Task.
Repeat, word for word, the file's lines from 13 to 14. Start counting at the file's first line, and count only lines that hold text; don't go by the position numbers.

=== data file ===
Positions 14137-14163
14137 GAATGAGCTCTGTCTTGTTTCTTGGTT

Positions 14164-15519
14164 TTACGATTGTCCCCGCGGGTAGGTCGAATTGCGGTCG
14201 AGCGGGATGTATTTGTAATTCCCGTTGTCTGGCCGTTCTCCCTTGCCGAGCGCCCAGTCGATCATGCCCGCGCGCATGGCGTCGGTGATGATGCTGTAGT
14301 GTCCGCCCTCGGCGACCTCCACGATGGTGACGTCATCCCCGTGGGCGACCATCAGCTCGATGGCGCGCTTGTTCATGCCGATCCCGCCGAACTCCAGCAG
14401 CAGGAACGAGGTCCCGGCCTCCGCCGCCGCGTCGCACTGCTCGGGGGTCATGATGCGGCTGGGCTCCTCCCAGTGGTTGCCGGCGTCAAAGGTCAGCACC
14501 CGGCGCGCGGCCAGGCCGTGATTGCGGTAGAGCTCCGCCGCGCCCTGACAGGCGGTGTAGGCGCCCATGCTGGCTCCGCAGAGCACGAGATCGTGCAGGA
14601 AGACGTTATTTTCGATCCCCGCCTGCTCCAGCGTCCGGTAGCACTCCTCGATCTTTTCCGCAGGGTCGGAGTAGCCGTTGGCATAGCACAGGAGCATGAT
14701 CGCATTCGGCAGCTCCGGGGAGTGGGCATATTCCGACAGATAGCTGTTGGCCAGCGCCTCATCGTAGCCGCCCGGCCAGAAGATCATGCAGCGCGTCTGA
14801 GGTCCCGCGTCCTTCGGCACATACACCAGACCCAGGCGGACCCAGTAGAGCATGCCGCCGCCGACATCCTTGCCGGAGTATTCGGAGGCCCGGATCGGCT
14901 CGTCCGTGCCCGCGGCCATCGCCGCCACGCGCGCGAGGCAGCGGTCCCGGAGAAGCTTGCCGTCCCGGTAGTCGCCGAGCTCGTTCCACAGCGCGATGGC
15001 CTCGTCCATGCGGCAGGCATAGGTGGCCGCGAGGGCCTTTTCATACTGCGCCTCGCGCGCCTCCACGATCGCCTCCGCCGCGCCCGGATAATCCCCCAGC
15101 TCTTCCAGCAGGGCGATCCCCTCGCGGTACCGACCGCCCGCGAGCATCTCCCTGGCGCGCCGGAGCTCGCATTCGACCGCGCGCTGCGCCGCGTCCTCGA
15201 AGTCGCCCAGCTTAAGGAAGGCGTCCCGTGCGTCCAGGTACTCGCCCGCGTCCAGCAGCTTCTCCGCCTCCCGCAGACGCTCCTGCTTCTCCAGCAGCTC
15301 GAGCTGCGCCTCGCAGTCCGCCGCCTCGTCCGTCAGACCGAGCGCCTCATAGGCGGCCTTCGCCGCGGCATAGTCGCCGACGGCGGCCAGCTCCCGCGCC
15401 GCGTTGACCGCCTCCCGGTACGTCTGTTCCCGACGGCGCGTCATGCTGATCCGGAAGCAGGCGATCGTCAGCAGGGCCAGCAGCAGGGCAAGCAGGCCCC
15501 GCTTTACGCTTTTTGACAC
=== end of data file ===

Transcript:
15001 CTCGTCCATGCGGCAGGCATAGGTGGCCGCGAGGGCCTTTTCATACTGCGCCTCGCGCGCCTCCACGATCGCCTCCGCCGCGCCCGGATAATCCCCCAGC
15101 TCTTCCAGCAGGGCGATCCCCTCGCGGTACCGACCGCCCGCGAGCATCTCCCTGGCGCGCCGGAGCTCGCATTCGACCGCGCGCTGCGCCGCGTCCTCGA